Magazine article Gramophone

Art of Gioconda De Vito

Magazine article Gramophone

Art of Gioconda De Vito

Article excerpt

The Italian-British violinist Gioconda de Vito is the subject of another admirable Scribendum collection--though again, there are no booklet notes. Of particular interest are three recordings of the Brahms Violin Concerto, under Paul van Kempen in Berlin in 1941, Wilhelm Furtwangler in Turin in 1951 (rather poorly recorded) and Rudolf Schwarz with the Philharmonia in London in 1953. The wartime version is the most intense (and, in the first movement, the fastest), and the version under Furtwangler the most personal. All three versions include Joachim's first-movement cadenza, interestingly so in the case of van Kempen's recording which hails from Nazi Germany (Joachim was of course Jewish). Two versions of the E minor Mendelssohn Violin Concerto make for interesting comparisons, Furtwangler and Sargent this time, de Vito in the latter version, a superb performance, perfectly suggesting, at the start of the finale, an image that Aaron Rosand suggested to me many years ago of a rabbi and his student in gentle dialogue.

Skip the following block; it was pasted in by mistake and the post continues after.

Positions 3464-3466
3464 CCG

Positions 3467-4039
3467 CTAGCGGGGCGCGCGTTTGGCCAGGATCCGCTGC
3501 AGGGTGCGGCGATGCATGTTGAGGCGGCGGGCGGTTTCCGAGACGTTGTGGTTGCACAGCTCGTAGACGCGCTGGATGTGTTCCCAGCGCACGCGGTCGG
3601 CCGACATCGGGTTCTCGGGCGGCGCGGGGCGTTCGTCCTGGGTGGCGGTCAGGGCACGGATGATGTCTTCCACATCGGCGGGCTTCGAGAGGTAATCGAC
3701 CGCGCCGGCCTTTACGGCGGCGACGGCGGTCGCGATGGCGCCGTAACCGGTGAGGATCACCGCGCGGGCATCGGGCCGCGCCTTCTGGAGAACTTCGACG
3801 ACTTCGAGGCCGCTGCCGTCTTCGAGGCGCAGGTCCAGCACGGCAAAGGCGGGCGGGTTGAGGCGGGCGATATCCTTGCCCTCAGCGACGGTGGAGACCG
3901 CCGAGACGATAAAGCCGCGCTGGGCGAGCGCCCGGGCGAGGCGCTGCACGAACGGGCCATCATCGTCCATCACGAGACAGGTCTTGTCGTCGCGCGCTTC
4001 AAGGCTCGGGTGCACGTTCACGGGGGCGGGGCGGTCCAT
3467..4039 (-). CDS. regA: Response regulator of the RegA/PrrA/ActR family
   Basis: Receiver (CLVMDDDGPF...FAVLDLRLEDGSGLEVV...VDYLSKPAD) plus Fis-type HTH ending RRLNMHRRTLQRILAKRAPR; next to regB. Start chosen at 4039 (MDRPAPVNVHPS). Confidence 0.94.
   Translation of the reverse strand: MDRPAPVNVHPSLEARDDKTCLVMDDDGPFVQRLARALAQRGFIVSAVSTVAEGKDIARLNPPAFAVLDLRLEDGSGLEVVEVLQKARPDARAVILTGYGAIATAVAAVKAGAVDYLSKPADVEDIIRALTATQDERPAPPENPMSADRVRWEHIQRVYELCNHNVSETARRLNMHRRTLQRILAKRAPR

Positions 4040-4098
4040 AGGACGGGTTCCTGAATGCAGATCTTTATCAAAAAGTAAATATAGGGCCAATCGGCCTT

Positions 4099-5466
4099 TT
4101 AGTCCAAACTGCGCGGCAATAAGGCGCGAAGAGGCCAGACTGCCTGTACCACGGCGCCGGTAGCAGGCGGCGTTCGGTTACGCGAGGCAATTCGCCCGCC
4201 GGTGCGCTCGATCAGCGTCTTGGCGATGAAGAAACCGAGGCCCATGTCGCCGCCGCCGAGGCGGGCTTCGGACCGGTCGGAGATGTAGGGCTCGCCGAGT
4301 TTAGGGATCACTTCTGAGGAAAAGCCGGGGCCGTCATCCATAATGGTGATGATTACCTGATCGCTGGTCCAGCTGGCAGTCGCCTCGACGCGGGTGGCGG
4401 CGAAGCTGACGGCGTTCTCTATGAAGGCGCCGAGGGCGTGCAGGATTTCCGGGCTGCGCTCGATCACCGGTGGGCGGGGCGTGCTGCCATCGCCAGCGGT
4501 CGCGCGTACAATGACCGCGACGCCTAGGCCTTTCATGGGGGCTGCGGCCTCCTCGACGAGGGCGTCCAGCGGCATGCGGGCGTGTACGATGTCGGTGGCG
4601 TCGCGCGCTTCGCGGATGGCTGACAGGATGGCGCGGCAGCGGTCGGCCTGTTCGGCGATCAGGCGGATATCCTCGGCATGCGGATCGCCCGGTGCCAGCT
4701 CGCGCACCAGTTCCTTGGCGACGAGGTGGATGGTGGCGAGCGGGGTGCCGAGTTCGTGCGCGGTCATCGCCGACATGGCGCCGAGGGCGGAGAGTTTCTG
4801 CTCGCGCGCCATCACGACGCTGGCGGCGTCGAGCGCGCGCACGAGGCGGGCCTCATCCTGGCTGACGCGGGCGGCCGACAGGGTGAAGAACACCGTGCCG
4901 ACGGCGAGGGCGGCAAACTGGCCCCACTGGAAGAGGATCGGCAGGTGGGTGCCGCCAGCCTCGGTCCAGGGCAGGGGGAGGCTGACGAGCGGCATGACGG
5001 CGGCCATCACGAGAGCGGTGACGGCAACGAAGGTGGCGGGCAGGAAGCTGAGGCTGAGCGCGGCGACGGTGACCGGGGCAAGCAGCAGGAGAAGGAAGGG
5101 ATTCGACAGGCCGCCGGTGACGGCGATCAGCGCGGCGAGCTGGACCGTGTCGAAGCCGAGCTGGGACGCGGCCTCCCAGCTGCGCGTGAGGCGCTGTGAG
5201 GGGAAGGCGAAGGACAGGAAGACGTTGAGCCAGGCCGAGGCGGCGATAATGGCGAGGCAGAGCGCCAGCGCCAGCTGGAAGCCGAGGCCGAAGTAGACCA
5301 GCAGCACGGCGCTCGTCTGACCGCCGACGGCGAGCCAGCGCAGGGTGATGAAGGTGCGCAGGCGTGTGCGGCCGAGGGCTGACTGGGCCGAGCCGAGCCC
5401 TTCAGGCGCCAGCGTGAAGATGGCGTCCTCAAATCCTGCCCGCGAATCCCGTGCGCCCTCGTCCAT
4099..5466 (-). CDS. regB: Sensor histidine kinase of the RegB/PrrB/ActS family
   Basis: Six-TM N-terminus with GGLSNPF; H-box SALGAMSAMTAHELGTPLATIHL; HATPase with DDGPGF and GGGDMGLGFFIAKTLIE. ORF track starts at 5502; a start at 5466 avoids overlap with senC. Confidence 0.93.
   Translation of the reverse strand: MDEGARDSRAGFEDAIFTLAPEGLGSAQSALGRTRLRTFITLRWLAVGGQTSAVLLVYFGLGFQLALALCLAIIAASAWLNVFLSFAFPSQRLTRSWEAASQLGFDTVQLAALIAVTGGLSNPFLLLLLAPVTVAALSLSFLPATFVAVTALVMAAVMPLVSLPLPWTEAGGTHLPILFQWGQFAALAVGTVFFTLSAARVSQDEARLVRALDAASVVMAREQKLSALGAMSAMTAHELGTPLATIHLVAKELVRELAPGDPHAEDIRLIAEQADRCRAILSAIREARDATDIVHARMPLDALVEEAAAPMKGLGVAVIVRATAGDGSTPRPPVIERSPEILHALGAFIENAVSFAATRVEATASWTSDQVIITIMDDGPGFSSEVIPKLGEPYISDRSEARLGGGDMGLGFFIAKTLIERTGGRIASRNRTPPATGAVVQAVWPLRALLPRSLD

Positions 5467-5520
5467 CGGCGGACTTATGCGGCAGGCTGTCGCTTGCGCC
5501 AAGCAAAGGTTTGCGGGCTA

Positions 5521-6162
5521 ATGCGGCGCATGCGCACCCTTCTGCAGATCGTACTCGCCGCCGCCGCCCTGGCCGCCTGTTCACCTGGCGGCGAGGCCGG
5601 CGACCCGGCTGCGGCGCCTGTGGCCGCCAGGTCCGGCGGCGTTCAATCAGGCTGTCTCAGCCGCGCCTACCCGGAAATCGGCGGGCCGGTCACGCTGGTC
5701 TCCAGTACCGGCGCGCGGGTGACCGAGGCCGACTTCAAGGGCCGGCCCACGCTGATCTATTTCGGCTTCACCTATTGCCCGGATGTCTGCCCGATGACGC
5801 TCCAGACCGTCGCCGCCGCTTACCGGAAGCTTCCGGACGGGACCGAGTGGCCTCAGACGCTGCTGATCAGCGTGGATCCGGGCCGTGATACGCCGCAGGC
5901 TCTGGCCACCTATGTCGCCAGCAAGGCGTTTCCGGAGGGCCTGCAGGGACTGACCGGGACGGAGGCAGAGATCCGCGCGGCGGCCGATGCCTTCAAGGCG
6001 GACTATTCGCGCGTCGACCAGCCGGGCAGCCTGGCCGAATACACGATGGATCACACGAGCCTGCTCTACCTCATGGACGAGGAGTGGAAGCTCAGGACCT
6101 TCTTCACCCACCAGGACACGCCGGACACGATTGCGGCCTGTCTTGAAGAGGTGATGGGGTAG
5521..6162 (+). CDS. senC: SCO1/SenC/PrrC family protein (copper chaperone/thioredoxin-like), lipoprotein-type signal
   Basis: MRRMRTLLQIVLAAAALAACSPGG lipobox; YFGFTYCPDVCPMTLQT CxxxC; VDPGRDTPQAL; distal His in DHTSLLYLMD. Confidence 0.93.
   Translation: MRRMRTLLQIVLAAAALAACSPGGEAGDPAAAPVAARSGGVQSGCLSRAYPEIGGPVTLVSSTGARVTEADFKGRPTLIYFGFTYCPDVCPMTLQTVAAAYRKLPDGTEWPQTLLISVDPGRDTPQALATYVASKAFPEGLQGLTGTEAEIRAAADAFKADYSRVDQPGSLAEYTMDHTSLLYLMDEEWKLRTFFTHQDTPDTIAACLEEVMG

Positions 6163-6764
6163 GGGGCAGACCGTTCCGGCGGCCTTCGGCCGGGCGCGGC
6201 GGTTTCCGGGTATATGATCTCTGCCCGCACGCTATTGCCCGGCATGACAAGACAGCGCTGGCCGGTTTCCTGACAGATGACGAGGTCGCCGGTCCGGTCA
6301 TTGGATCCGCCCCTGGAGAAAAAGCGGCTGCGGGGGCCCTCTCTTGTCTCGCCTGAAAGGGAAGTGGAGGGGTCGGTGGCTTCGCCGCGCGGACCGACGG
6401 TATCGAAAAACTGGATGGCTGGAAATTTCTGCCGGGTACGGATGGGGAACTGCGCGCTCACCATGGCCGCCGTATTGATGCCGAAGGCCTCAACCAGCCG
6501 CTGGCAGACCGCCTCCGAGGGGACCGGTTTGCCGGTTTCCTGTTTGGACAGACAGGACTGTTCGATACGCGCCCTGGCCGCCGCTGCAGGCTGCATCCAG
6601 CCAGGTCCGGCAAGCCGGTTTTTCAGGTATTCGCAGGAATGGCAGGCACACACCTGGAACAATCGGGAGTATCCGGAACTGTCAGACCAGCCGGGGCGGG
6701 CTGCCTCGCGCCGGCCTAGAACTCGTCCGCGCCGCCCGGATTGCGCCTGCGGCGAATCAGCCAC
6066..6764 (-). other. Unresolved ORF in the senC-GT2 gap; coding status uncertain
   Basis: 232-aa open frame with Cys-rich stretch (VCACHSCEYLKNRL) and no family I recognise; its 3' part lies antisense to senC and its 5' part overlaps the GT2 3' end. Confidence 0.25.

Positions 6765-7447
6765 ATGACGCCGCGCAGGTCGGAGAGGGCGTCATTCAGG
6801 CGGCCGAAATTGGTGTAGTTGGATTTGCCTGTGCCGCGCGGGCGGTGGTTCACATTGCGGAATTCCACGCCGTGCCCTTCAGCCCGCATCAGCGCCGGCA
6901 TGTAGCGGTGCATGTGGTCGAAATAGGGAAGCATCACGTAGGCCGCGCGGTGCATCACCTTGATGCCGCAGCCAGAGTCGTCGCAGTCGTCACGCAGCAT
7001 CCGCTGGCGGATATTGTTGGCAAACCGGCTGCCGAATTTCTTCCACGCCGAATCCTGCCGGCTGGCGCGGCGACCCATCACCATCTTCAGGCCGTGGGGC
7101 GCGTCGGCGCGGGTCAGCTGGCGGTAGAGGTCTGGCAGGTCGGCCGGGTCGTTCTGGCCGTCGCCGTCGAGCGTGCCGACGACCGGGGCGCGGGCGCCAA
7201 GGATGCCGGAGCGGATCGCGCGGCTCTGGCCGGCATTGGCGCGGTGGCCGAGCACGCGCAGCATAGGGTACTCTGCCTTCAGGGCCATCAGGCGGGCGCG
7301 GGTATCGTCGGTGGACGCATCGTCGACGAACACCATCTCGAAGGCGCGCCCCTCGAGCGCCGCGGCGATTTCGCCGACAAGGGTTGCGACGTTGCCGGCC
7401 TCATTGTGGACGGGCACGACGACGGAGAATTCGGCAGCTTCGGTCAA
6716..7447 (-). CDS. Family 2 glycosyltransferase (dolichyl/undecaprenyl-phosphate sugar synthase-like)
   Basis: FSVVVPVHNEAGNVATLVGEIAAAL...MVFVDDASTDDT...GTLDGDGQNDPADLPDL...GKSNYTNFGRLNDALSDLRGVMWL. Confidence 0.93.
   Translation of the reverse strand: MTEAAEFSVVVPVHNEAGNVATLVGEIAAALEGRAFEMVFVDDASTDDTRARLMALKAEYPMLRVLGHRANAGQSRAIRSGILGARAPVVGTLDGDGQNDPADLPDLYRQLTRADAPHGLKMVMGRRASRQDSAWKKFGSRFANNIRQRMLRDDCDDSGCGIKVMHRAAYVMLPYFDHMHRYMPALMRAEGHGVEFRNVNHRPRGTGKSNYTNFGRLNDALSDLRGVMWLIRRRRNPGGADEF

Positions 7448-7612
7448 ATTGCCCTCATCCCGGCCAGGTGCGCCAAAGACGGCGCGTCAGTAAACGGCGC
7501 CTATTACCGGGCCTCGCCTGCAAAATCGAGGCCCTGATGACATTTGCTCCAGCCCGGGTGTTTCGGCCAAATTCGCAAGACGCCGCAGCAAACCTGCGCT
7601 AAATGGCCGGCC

A stylish and sweetly expressive Mozart Third Concerto under Beecham and a sprightly stereo alternative with Kubelik, Brahms sonatas with a notably grand Edwin Fischer, and with Tito Aprea, sonatas by Beethoven, Brahms and Franck. …

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